Like Serena Williams, Wimbledon 2019 champion Simona Halep too could raise profile of women's game
Simona Halep’s presence on tennis courts the world over and the brand of tennis she plays will only benefit the women’s game in the years to come.
Her fans hope that Simona Halep will dominate the women’s game in the years to come just like Serena Williams, Steffi Graf, Martina Navratilova and others did before her.
Halep’s presence on tennis courts the world over and the brand of tennis she plays will only benefit the women’s game in the years to come
Romanian pocket dynamo Simona Halep, the Women’s Singles Champion at Wimbledon 2019, is an aggressive counter-puncher, who plays from the baseline, and covers the court with a fluidity rarely seen in women’s tennis. She works very hard on her fitness and her game. Apart from the blood, sweat and tears that she obviously puts into her game, there was another factor that proved to be the tipping point in her journey to the WTA No. 1 ranking: A hug from her coach!
In October 2017, Simona rose to become world No. 1 – one of the few to do so without winning a Grand Slam title – and then went on to win the French Open in 2018. The Wimbledon win, which followed in July 2019, firmly established her as one of the most feared players on the women’s circuit.
In an interview with Claudiu Pop of Tennis World, USA her coach and confidant Darren Cahill spoke of the turnaround. Cahill had coached Simona from 2016 to 2018; disappointed with her performances — especially after she lost to Jelena Ostapenko in the French Open final of 2017 — he had made Halep work harder than ever on her fitness and her game. Simona was pushed to the brink, and lost to Johanna Konta at Wimbledon and to Maria Sharapova in the first round of the US Open. It was then that Simona’s fitness trainer pointed out a flaw in Cahill’s coaching methods: “I think sometimes you got to go out there, give her a hug and tell her that you love her [sic],” the trainer advised.
Realising his folly, Cahill did just that. He walked over to the US Open locker room, gave Simona a hug, and told her he loved her. Six weeks, later she became world No. 1 and then picked up the two Grand Slam titles. (At present Halep is ranked No. 4 in the WTA list and is coached by Daniel Dobre.)
After her Wimbledon win, Simona said that though Cahill was no longer her coach, he is constantly in touch with her and her team, and keeps tabs on her progress. Some players do not need to be driven hard; they just need to know that they are loved — win or lose — to perform better… like Simona.
Simona has 3, 27,000 followers on Twitter. Surprisingly, she follows only two people — Cahill, and world snooker champion Mark Selby. (She doesn’t follow the game, but has a snooker ball signed by Selby, Halep has explained.)
When Simona breezed past seven-time Wimbledon champion and legend Serena Williams in straight sets (6-2, 6-2), in the Wimbledon women’s final, she fulfilled a dream that her mother, Tania, saw when Halep was only 10. The new champion spoke of that dream in her post-presentation interview and her mother, who was by the court-side then, quickly wiped a tear as she smiled for the cameras.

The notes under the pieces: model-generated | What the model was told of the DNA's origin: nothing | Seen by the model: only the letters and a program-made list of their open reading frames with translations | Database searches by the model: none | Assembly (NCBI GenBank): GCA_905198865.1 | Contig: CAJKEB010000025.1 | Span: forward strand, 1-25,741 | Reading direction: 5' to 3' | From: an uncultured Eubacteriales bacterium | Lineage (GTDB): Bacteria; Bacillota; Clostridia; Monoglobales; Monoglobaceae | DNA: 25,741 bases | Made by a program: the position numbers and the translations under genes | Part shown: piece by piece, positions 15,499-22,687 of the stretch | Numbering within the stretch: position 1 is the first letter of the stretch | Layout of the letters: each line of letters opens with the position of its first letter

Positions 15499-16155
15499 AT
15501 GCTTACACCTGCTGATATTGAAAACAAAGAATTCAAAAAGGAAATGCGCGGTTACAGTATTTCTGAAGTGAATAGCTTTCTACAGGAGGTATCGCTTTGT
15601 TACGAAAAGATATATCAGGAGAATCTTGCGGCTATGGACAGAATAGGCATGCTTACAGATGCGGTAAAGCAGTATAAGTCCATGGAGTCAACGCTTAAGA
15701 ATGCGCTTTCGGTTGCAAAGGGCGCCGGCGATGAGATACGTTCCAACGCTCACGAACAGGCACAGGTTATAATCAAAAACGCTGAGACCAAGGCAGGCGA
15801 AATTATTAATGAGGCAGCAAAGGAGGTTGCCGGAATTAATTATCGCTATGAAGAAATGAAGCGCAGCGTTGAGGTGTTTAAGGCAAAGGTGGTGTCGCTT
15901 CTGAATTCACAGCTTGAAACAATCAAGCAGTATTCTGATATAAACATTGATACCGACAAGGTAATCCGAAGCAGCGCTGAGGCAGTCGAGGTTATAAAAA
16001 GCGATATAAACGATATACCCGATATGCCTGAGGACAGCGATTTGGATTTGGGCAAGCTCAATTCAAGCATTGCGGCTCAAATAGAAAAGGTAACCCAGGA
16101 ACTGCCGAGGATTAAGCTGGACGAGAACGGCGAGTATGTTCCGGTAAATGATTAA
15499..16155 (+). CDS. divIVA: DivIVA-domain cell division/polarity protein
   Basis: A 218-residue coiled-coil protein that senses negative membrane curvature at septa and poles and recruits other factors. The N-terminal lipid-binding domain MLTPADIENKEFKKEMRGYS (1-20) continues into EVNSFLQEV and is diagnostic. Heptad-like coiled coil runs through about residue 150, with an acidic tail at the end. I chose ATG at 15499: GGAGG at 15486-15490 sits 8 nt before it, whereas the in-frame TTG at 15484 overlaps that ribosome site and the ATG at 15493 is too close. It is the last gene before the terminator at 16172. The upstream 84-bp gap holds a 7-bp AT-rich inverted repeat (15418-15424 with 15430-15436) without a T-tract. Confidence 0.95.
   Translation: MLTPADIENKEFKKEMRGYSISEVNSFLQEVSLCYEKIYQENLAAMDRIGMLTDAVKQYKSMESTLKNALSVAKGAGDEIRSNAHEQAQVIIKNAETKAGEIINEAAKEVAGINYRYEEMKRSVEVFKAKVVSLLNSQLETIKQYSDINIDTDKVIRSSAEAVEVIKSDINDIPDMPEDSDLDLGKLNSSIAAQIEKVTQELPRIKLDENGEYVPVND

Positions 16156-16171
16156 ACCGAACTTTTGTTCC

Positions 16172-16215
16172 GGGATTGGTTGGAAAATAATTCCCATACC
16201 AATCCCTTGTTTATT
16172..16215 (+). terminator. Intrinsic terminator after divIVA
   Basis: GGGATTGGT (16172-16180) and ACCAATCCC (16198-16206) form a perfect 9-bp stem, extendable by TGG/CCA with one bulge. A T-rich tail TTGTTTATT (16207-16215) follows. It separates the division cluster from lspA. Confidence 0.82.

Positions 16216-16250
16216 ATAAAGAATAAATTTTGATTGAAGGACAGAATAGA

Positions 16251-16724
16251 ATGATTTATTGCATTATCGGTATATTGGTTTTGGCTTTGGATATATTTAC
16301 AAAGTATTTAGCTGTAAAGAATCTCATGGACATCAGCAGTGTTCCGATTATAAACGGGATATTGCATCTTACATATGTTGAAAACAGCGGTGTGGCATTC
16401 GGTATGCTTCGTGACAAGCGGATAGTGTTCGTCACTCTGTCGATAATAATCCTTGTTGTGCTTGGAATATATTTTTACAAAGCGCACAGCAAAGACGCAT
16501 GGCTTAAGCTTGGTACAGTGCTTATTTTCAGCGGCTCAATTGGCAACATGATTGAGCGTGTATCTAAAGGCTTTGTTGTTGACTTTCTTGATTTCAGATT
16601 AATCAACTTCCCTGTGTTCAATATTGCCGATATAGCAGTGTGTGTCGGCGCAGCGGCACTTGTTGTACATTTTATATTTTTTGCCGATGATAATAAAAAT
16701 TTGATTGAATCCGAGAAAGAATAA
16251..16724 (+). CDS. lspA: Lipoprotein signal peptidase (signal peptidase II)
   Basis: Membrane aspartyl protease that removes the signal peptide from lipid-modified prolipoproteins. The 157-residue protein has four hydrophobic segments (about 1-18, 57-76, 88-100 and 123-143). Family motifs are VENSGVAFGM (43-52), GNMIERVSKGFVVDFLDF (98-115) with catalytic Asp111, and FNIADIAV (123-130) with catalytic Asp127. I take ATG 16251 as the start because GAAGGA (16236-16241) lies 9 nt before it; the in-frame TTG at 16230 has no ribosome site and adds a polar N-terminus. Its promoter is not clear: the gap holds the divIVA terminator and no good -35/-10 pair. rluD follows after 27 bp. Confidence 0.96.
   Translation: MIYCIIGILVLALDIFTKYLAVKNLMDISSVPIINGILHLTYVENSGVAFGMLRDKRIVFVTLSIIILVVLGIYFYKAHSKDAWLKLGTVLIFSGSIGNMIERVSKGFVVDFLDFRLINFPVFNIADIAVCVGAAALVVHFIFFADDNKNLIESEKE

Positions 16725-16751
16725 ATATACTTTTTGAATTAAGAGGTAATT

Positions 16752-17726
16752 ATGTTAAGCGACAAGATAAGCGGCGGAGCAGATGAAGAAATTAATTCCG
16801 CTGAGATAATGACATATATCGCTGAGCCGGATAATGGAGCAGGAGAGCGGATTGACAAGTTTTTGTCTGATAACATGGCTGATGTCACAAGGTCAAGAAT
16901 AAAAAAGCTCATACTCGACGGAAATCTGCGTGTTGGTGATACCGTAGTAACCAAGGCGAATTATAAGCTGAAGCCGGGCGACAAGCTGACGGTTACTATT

Simona was born in the Romanian city of Constanta on 27 September 1991. Her parents (Halep’s father Stere owned a dairy products factory) are of Aromanian descent. Inspired by her brother, Nicolae Jr., who is 10 years her senior, Simona is said to have picked up a racket when she was only four.
Her grandfather, Nicolae Sr., said that Simona, as a child, would hit the tennis ball against the walls so hard that they cracked. That perhaps is the secret behind her baseline winners now. When she was 16 — having turned pro a couple of years earlier — Simona had to move to Bucharest to find better practice and training facilities.
A year later, she underwent breast reduction surgery to improve on her game and to facilitate training. Simona called this the ‘biggest sacrifice’ of her career.
The endearing new Wimbledon champion is passionate about football and follows Romanian games closely. Her father played football at the second division level and she was a huge Gheorghe Hagi fan. In her growing years, she also idolised Justin Henin, winner of seven Grand Slam titles and Adrei Pavel, the Romanian tennis player. “I also like Roger Federer’s game but I am not a fan,” she told reporters recently.
Simona’s work ethic and her heavy workload have made her prone to injuries, especially in the knees and ankles. At this year’s Wimbledon Championships though, she seemed to be enjoying the pressures of high expectations. Her fans therefore hope that she will dominate the women’s game in the years to come just like Serena Williams, Steffi Graf, Martina Navratilova and others did before her.
The first Romanian player to win a Wimbledon title, she will soon be conferred with the ‘Order of the Star of Romania’, the country’s highest civilian award. She had earlier received the ‘Patriarchal Cross of Romania’. At the media conference after winning her first Wimbledon title, Simona said she was happy that she would get a life-membership of the prestigious All England Lawn Tennis and Croquet Club. She had also expressed a desire to meet Kate Middleton during the championships. The Duchess of Cambridge made it a point not only to witness her match against Serena Williams from the Royal Box, but also to meet Halep and congratulate her on her fantastic win.
Simona Halep’s presence on tennis courts the world over and the brand of tennis she plays will only benefit the women’s game in the years to come. Go Simona!
The author is a caricaturist and sportswriter. A former fast bowler, coach and administrator, he doesn’t believe in calling a spade a shovel.
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